Wednesday, March 28, 2007

Friends ... the really old ones

I was lucky when I was a teenager, I had some incredible friends and this morning two of them wrote ... from very different places.

Paul is on a ship 4 days out from Hobart, returning from time spent down on the ice at the South Pole, and Fiona was writing from back home in New Zealand. I love hearing from them and it's pure chance that they both wrote at the same time.

They are stunningly modest people who live interesting lives. Fiona married way back when ... as we say in Kiwi-speak, and lives on a farm on top of a hill that looks out over both the town I grew up in and the city I later lived in and then there's the Pacific Ocean and Otago Harbour completing the scenes that she lives with each day. She owns a business with her husband and is still riding horses, just as she was back when we met at 13.

Paul turned Aussie on us after departing for other worlds back in the 80s. He's been all kinds of things but these days he's mostly a helicopter pilot, with a seperate business he has also built over time. That is, when he's not swanning off to the South Pole.

Antartica ... well think that was a bit of a mid-life crisis. I can't be sure, having never experienced one ... he's a huge number of days older than me.

David, another of that way back then crowd, emailed a few days ago ... questioning my claim not to have owned leather boots since I was 11 years old.

David's the photographer, the rather superb and dedicated photographer, who is building a most delightful life with his family after a life lived in Africa and ecetera. Anyway, a flurry of 'boot mails' were exchanged over a couple of days, as I tried to explain that I haven't owned 'knee-high' leather boots since I was small. I was seriously mocked and I do believe he may have had the last word on that one.

But mocking aside, this old friend was writing to advise me on setting my camera to'raw', making my images big enough for the 'next time' some advertising agency wants to buy one of my photographs.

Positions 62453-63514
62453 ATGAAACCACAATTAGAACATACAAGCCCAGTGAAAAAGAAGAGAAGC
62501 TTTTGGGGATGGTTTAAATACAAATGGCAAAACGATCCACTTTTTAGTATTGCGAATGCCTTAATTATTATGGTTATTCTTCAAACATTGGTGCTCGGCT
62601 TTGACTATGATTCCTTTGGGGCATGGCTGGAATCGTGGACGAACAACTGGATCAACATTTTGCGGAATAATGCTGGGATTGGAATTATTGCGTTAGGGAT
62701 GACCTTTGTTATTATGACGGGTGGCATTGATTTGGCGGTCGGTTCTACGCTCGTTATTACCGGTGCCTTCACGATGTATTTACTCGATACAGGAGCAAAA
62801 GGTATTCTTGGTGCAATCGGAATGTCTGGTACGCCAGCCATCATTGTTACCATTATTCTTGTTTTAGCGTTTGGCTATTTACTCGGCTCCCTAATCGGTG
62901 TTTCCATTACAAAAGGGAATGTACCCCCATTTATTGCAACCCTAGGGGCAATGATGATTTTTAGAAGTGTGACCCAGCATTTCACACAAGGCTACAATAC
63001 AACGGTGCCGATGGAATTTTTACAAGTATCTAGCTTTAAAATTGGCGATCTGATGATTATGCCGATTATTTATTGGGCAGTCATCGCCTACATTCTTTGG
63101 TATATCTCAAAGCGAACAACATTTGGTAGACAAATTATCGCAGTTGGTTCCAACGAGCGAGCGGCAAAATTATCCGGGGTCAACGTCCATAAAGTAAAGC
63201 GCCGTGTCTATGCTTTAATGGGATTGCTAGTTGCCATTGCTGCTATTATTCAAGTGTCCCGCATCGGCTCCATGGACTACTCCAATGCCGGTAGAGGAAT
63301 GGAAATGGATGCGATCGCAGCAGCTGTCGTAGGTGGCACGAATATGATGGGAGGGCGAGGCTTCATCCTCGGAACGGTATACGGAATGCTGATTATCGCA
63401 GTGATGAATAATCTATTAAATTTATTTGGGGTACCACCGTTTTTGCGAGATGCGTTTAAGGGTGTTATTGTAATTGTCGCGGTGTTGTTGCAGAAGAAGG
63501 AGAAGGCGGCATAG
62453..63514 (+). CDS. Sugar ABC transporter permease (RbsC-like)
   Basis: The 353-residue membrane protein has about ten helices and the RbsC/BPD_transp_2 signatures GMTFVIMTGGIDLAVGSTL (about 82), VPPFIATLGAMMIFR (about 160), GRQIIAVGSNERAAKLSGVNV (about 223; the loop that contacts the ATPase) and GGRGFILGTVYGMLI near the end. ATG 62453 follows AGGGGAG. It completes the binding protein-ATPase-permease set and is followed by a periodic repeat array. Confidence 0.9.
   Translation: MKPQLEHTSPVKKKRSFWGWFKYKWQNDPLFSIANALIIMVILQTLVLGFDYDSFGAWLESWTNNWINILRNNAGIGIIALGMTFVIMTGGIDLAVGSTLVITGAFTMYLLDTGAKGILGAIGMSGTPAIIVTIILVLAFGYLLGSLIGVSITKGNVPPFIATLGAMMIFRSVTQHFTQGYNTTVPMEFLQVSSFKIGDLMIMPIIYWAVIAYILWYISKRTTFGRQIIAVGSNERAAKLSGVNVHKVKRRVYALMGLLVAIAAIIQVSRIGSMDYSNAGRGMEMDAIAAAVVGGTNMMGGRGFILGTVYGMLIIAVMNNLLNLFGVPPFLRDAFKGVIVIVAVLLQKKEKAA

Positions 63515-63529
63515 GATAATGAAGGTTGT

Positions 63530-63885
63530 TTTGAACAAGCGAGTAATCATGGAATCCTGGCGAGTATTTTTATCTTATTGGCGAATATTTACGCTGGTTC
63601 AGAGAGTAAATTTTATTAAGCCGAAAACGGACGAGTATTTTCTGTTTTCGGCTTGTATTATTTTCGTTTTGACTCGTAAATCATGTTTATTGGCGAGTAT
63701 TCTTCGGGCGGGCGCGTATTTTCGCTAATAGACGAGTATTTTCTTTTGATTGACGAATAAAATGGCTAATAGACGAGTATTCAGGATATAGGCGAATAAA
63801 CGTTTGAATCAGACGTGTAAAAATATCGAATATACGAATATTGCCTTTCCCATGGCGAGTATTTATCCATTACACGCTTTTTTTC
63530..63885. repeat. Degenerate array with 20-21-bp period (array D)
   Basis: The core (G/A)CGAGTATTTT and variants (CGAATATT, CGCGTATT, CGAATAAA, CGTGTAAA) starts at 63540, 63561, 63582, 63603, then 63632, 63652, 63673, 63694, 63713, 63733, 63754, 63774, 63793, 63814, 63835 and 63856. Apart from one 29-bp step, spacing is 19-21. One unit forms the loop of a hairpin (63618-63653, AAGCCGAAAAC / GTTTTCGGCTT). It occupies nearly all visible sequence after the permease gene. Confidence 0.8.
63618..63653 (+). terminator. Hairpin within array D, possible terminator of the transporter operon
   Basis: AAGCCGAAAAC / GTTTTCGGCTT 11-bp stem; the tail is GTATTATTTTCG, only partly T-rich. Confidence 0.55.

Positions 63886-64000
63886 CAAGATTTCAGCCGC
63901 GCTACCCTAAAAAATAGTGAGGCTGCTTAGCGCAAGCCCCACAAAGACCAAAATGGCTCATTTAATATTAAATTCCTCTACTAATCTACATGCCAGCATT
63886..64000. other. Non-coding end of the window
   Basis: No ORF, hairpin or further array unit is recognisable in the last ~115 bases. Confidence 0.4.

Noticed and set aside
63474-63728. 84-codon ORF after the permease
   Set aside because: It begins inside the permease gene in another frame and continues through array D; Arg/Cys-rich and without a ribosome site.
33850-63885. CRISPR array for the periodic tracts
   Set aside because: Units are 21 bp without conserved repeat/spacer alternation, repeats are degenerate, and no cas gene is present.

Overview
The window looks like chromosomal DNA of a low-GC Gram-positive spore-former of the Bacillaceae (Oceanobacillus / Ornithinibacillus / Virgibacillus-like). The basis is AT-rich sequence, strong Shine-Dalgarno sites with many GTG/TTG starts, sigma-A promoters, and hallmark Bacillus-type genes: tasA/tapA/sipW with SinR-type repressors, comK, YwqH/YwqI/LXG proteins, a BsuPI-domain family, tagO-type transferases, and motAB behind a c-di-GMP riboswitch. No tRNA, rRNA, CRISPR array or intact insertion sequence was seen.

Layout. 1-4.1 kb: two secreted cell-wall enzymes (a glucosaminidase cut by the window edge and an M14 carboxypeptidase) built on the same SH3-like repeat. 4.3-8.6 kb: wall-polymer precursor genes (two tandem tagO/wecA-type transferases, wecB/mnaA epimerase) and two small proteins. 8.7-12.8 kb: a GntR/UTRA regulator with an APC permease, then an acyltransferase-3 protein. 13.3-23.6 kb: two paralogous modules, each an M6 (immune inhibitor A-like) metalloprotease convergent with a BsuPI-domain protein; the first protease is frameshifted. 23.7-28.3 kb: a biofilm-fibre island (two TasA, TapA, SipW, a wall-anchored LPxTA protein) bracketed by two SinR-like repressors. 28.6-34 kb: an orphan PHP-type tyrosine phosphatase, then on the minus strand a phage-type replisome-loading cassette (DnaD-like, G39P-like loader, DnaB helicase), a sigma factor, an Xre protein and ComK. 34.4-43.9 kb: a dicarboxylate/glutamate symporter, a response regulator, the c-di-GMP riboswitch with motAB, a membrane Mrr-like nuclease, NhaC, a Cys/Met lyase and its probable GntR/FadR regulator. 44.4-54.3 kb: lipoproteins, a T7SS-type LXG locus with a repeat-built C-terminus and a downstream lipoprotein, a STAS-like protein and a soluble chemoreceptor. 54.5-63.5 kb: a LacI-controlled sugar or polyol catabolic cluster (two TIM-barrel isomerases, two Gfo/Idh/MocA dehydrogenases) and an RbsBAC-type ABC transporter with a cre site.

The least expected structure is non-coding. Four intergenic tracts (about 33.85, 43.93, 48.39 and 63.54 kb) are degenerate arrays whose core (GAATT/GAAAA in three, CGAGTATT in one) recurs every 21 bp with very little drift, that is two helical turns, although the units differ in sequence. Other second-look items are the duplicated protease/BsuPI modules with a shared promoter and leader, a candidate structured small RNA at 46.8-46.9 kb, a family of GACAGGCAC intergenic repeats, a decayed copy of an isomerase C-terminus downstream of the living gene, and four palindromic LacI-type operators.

I seem to be the wastrel and the wanderer. I have my family, my stories, my photography and my friends but no assets or money beyond my beloved camera and Flintstone-era laptop ... the one that I pedal, it really is a kind of booting up in the mornings.

This morning I realised again how lucky I was to know these guys when I was young, and how lucky I am to still know them ... even if Paul's political views have become so different to mine. There have been a couple of fierce disputes that we've survived, testament to a friendship that grew a long time ago and the fact our friendship is based on more than our political beliefs.

So hey guys, a coffee toast to the people we were and the people you are now.
And thanks for your friendship.


Peter said...

You're a lucky woman Di, having being able to hold on to all those childhood friends, as friendships that survive these distances and lifestyle changes are rare.

I lost touch with most of my childhood friends, partly due to frequent moving but mostly due to the fact that I didn't realize way back then that the older one gets, the more you need the people you knew when you were young.

I neglected contacts I should have treasured, although sometimes there is a "pure chance" factor one cannot influence.

My "Friends ... the really old ones" were Laurent, who unfortunately lost the business he built. Emile was luckier: he moved to France, but stopped writing as we grew apart.

But in general, I feel that cities (like Antwerp) tend to focus on "acquaintances", as city living has become hectic and real friends have become a rare commodity.

woman wandering said...

Thanks Peter, I felt lucky yesterday because you're right when you say that we don't know to treasure what we have way back when we are young.

Antwerp has been the most difficult of cities for me, in terms of people. I think you might have captured the problem when you wrote of the focus being on 'acquaintances'.

For the first time, I have struggled to make good friends with the locals, simply because they seem to get what they need from social contact outside the house well, or because they don't like me ;)

I had dinner in Brussels last night and we were all expats except for the lone Belgian who called in much later and I realised that here in this country, I've turned towards other foreigners now ... having all but given up on finding close friends in my new city.

It's sad.